silicone

  • Preferably, a silicone-based gel may be provided as a base composition and may have a non-zero percentage of silicone or silicone variant. (patentsencyclopedia.com)
  • The silicone-based gel may include a combination of fluticasone, loratadine, and gabapentin. (patentsencyclopedia.com)
  • The silicone-based gel may also have one or more local anesthetics, such as prilocaine and/or lidocaine. (patentsencyclopedia.com)
  • 0% by weight of the silicone-based gel. (patentsencyclopedia.com)
  • 0% by weight of the silicone-based gel, the fourth active ingredient comprising a muscle relaxant, an anticonvulsant, or a NSAID (Non-Steroidal Anti-Inflammatory Drug). (patentsencyclopedia.com)

species

  • Flow cytometry measurements with two staining techniques, PI and DAPI, were used to estimate 2C values and base composition (AT/GC ratio) in 390 samples from 54 wild populations of the two natural hybrids and their parental species. (oup.com)

plasticizers

  • Described are moisture-curing sealing and/or adhesive compositions based on alkoxysilane-terminated polyurethanes and containing diurethanes as plasticizers. (google.com)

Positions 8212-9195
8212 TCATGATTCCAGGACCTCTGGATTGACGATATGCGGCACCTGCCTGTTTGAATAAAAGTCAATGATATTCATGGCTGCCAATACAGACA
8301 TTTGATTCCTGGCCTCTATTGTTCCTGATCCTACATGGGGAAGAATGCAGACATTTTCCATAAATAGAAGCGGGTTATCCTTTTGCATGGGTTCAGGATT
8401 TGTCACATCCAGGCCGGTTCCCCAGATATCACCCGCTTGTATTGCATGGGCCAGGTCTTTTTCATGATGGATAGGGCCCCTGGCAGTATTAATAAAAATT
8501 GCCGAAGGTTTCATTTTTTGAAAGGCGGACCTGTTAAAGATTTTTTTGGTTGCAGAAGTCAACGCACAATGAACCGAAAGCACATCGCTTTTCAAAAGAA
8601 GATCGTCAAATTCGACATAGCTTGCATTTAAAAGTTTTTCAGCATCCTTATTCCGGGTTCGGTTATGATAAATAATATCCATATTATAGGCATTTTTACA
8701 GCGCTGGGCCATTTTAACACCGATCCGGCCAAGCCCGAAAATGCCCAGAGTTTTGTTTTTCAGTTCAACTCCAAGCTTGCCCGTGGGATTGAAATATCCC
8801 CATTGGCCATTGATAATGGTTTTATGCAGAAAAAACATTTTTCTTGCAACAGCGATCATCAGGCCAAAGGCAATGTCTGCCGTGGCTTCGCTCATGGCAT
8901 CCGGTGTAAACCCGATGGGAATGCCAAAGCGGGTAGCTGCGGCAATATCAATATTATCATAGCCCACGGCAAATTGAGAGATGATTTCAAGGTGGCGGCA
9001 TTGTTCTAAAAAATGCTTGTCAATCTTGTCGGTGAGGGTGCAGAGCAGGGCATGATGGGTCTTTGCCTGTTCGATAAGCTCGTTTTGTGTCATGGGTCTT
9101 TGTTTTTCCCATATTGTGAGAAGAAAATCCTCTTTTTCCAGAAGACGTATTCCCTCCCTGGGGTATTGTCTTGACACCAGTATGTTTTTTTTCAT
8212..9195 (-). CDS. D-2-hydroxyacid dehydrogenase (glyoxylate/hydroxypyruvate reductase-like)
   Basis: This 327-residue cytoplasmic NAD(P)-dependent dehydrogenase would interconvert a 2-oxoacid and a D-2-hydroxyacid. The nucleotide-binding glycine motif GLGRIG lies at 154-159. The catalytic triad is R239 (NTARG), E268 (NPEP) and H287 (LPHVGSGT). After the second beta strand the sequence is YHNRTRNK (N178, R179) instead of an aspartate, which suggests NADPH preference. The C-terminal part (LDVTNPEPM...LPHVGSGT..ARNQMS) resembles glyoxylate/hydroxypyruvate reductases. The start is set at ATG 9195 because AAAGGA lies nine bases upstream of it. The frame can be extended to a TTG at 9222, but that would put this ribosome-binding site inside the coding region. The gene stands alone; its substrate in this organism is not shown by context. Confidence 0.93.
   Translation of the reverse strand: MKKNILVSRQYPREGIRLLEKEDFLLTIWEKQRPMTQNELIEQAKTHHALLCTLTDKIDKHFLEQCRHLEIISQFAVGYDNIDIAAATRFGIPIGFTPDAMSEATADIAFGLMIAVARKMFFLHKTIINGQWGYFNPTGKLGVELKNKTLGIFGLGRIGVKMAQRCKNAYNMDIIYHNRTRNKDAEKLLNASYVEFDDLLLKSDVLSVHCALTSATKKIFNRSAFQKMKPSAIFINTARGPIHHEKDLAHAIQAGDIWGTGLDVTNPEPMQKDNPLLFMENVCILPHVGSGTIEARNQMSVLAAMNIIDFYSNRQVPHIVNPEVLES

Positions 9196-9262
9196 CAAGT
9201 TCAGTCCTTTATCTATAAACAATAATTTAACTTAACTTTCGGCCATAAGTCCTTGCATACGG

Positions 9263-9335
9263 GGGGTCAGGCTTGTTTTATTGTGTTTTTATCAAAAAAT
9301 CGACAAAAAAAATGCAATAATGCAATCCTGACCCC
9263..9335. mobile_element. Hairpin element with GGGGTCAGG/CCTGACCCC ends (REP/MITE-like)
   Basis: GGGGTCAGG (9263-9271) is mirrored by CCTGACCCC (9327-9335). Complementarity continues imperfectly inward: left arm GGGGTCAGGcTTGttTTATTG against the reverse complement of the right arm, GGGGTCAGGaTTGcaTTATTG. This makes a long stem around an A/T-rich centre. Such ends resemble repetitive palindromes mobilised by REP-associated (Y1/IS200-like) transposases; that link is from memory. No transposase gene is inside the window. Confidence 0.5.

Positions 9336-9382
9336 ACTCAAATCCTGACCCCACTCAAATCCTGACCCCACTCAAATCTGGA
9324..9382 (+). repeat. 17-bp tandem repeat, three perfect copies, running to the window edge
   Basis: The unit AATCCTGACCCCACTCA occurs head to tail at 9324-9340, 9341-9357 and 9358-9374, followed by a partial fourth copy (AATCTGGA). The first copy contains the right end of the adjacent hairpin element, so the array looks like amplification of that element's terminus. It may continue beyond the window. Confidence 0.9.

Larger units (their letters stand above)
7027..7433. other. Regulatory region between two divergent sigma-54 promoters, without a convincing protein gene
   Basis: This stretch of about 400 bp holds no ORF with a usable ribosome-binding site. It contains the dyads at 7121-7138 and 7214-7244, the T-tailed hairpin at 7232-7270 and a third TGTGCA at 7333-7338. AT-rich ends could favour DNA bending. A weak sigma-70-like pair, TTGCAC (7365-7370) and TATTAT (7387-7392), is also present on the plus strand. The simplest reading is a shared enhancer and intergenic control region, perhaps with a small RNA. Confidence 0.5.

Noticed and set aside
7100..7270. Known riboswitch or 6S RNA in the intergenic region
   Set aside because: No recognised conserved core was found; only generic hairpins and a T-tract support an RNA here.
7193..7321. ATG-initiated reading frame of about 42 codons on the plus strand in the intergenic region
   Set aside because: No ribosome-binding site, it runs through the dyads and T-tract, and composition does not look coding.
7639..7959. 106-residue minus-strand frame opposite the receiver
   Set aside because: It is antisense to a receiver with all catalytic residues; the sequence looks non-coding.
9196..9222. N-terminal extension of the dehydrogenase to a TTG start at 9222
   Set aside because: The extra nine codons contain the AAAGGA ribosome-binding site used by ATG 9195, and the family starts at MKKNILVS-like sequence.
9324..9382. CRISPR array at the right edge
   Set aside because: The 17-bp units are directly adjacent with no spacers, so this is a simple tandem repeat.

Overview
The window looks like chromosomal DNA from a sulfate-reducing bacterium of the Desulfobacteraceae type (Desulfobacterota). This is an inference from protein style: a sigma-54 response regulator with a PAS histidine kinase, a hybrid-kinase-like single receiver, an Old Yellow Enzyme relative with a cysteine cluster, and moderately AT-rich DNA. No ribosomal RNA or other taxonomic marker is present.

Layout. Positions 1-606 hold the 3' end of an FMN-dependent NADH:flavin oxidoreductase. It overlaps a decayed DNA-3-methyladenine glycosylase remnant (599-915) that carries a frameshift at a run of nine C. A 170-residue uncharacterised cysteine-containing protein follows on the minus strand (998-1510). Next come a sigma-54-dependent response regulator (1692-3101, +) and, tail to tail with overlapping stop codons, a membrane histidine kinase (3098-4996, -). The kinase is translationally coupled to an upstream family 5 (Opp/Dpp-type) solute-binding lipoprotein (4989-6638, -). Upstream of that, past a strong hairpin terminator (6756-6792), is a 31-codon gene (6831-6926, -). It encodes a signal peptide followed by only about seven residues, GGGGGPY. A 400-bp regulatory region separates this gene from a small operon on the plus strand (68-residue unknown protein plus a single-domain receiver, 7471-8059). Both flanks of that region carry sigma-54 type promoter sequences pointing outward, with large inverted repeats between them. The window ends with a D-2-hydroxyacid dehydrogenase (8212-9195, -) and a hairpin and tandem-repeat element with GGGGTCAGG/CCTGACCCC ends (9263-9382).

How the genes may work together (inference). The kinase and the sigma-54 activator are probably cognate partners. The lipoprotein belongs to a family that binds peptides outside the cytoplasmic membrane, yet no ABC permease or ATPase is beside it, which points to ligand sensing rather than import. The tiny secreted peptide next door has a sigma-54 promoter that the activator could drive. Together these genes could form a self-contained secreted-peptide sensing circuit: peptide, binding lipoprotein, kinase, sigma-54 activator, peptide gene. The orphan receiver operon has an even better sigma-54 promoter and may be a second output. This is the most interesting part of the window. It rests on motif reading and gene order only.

• Table 2: Common Ingredients in the Formulation of Modern Chewing Gum Gum base is made of polymers, plasticizers, and resins. (wikipedia.org)

composer

  • In the same period the American composer Henry Cowell, in referring to the projects of Nikolai Lopatnikoff, believed that "there was a wide field open for the composition of music for phonographic discs. (wikipedia.org)

suitable

  • Prior to service composition, the most important issue in finding suitable candidate services samples is their compliance with non-functional requirements. (ac.ir)